Four-year-old Gabriella Diaz sits as registered nurse Charlene Luxcin, right, administers a flu shot at the Whittier Street Health Center in Boston, Mass., Wednesday, Jan. 9, 2013. Boston declared a public health emergency Wednesday as the city tried to deal with a harsh flu season and the state reported 18 flu-related deaths so far. (AP Photo/Charles Krupa)
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Traveling by Jeep, boat and foot, Tribune-Review investigative reporter Carl Prine and photojournalist Justin Merriman covered nearly 2,000 miles over two months along the border with Mexico to report on coyotes — the human traffickers who bring illegal immigrants into the United States. Most are Americans working for money and/or drugs. This series reports how their operations have a major impact on life for residents and the environment along the border — and beyond.
By The Associated Press
Wednesday, Jan. 9, 2013, 6:40 p.m.
BOSTON — Massachusetts' capital has declared a public health emergency on Wednesday as flu season has struck in earnest.
The state has reported 18 flu-related deaths so far.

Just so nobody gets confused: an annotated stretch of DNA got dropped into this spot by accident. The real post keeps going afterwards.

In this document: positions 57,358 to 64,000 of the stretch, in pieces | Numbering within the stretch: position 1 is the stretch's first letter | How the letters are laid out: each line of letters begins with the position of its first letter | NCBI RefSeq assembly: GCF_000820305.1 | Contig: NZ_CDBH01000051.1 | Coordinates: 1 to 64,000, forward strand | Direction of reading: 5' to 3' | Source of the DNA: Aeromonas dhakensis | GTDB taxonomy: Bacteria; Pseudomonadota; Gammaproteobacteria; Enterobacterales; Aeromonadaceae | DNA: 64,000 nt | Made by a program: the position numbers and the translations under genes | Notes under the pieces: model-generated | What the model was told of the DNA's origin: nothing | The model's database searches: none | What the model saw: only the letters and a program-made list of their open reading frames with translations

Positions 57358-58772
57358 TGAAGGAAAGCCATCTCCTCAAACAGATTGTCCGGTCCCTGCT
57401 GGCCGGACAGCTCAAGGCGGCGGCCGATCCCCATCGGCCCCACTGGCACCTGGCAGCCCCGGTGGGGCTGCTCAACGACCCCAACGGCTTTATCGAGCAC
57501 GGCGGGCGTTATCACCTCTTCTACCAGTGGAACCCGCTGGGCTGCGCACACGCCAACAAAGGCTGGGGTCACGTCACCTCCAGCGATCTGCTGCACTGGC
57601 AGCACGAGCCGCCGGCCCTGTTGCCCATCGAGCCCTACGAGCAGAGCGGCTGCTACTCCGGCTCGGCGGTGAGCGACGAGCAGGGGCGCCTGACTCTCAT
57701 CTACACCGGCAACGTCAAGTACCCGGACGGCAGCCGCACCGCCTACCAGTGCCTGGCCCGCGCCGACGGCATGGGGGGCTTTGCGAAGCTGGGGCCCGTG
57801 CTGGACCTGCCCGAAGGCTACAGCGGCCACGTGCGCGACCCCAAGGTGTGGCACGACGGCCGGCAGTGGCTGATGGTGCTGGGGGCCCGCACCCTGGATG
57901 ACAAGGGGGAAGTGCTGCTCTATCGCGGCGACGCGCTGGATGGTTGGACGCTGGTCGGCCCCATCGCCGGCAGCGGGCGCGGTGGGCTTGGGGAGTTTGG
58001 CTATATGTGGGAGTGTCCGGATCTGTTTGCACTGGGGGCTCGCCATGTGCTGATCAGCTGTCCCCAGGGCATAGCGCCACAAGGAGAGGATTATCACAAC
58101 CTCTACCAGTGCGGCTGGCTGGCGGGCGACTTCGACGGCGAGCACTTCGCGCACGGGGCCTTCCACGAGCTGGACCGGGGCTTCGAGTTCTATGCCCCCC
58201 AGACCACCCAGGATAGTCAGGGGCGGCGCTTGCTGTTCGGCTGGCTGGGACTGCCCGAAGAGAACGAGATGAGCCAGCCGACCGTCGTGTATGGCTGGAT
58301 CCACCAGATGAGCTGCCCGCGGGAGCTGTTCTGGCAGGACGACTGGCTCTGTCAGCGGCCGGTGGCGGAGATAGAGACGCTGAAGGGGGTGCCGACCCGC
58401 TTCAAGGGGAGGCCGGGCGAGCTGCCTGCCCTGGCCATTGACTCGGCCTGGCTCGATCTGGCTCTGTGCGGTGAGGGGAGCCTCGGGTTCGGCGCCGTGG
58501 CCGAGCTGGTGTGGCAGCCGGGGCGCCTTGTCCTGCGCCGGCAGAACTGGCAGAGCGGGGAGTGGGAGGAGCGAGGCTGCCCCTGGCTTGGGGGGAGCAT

Boston officials are working with health care centers to offer free flu vaccines and to set up places where people can get vaccinated. There have been four flu-related deaths, all elderly residents, since the unofficial start of the flu season Oct. 1.
“The best thing you can do to protect yourself and your family is to get the flu shot,” said Mayor Thomas Menino.
The state capital is experiencing its worst flu season since at least 2009, Menino said, with about 700 confirmed cases, compared with 70 all of last season.
Barbara Ferrer, director of Boston's public health commission, said the emergency was declared to get attention. She said the confirmed cases represent only those reported, but thousands of other people might be ill.
Massachusetts is one of 29 states reporting high levels of “influenza-like illness,” said the Centers for Disease Control and Prevention's weekly flu report.
The CDC said the proportion of people visiting health care providers with flu-like symptoms climbed from 2.8 percent to 5.6 percent in four weeks. The rate peaked at only 2.2 percent during the relatively mild 2011-12 flu season.
City, state and federal officials have all identified a Type A influenza known as H3N2 as the predominant strain this season.
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